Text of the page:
Changing the Rules for Modern Duty to Warn
Mark O 'Brien
Professional and Ethical Issues
Dr. Alina Perez
Florida Institute of Technology
October 8, 2012
Every first year psychology student is taught that maintaining the confidentiality of the client is a prime concern in the development of a counseling relationship. As a practicing psychologist, members of the American Psychological Association are subject to guidelines for ethical behavior and sanctions for not maintaining patient confidentiality. However, the decision to protect a patient 's divulgences or even the fact that a person is a client can become a quagmire of ethical complications that few psychology students address in depth before they step into the counseling world. When does the duty to maintain a patient 's confidentiality cease and where does it begin? From the legal guidelines of the Health Insurance Portability and Accountability Act of 1996 (HIPAA) to the ethical guidelines of the APA, the practicing psychologist is faced with a multitude of situations in which the maintenance of client confidentiality becomes difficult or even potentially illegal. In this paper the writer will attempt to address some of the situations which can cause ethical dilemmas for the psychologist and some of the potential answers that are available.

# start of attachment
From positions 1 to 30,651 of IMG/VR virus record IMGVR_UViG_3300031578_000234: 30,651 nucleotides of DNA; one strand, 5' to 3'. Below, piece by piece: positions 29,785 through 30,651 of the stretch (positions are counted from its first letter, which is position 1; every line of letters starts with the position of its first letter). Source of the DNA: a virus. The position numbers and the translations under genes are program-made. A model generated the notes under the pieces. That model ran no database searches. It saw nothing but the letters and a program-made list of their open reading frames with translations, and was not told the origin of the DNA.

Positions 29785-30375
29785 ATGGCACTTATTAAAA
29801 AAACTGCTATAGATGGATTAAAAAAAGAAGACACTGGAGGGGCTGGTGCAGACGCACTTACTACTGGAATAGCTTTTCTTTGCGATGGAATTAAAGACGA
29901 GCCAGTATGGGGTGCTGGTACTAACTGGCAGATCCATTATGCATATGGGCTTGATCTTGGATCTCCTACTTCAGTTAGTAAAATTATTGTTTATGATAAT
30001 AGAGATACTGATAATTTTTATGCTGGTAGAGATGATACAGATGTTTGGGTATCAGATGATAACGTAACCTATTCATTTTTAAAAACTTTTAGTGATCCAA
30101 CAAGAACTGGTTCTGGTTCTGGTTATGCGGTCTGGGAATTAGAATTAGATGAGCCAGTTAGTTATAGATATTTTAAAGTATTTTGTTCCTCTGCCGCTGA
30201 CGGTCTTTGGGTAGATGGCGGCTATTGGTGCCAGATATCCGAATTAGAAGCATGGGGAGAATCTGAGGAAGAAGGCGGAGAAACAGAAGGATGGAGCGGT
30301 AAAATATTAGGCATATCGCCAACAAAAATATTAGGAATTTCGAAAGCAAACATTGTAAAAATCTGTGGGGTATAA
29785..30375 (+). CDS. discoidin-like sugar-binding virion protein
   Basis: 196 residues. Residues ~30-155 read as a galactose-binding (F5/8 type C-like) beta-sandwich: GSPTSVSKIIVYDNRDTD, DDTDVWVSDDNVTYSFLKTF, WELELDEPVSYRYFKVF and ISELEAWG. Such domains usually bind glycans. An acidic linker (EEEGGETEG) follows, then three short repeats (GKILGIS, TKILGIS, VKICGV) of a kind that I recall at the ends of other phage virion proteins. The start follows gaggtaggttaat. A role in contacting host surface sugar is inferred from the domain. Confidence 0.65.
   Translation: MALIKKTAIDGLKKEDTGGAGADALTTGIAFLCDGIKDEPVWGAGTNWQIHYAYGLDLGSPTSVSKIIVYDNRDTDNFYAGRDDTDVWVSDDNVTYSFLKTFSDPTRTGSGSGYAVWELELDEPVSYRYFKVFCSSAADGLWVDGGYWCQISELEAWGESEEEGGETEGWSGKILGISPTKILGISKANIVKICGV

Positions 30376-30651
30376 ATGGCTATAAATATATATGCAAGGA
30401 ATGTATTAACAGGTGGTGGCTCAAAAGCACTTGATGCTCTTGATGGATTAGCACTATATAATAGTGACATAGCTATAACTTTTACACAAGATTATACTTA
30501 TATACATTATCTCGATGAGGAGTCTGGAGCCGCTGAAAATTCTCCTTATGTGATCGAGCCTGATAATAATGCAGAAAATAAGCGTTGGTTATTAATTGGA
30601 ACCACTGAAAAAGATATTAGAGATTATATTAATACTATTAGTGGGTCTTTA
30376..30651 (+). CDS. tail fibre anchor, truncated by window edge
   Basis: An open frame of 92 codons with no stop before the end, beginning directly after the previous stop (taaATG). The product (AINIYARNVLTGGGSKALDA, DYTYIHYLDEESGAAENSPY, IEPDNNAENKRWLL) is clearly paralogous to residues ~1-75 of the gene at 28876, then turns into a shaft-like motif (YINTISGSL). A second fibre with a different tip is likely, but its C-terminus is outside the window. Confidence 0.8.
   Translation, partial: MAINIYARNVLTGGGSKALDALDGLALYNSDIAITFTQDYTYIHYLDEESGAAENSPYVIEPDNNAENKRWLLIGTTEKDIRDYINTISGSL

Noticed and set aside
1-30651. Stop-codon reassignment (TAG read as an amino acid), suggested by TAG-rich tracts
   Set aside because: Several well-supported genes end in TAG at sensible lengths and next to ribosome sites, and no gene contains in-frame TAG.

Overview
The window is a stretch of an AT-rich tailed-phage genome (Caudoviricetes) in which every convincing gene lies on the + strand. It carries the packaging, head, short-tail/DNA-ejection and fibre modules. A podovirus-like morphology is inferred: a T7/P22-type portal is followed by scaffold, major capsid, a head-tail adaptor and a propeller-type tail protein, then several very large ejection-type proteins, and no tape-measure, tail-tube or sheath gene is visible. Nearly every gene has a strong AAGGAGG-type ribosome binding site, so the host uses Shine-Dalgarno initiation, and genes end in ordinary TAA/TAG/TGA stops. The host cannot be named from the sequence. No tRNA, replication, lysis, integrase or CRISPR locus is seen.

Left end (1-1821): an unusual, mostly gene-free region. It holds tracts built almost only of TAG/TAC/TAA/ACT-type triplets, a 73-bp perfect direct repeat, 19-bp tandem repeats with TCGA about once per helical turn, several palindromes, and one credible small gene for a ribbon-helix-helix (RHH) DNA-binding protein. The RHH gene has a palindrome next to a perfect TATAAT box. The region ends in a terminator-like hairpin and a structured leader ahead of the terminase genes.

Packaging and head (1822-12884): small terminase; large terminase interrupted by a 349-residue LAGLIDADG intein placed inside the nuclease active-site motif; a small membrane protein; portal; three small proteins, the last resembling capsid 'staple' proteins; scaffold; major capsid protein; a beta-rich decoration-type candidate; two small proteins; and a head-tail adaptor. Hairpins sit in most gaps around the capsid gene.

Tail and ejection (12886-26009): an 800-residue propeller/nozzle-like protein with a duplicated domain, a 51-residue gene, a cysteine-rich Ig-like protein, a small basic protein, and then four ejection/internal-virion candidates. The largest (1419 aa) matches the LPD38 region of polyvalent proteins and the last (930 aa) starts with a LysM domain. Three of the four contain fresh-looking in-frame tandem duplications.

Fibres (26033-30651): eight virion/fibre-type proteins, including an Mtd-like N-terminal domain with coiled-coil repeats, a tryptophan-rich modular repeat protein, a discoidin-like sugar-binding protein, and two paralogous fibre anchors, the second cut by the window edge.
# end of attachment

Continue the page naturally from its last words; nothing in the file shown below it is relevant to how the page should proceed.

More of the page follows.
Perhaps even more than the APA, HIPAA concerns regarding confidentiality are of primary importance to the practicing psychologist. In 1996, Congress adopted a law aimed at protecting patient privacy that has resulted in annual privacy notices to patients and new paperwork to prove that medical providers are ensuring the privacy of their patients. In theory, it also protects patient confidentiality. According to the United Stated Department of Health and Human Services, which oversees the law, " A covered entity must disclose protected health information in only two situations: (a) to individuals (or their
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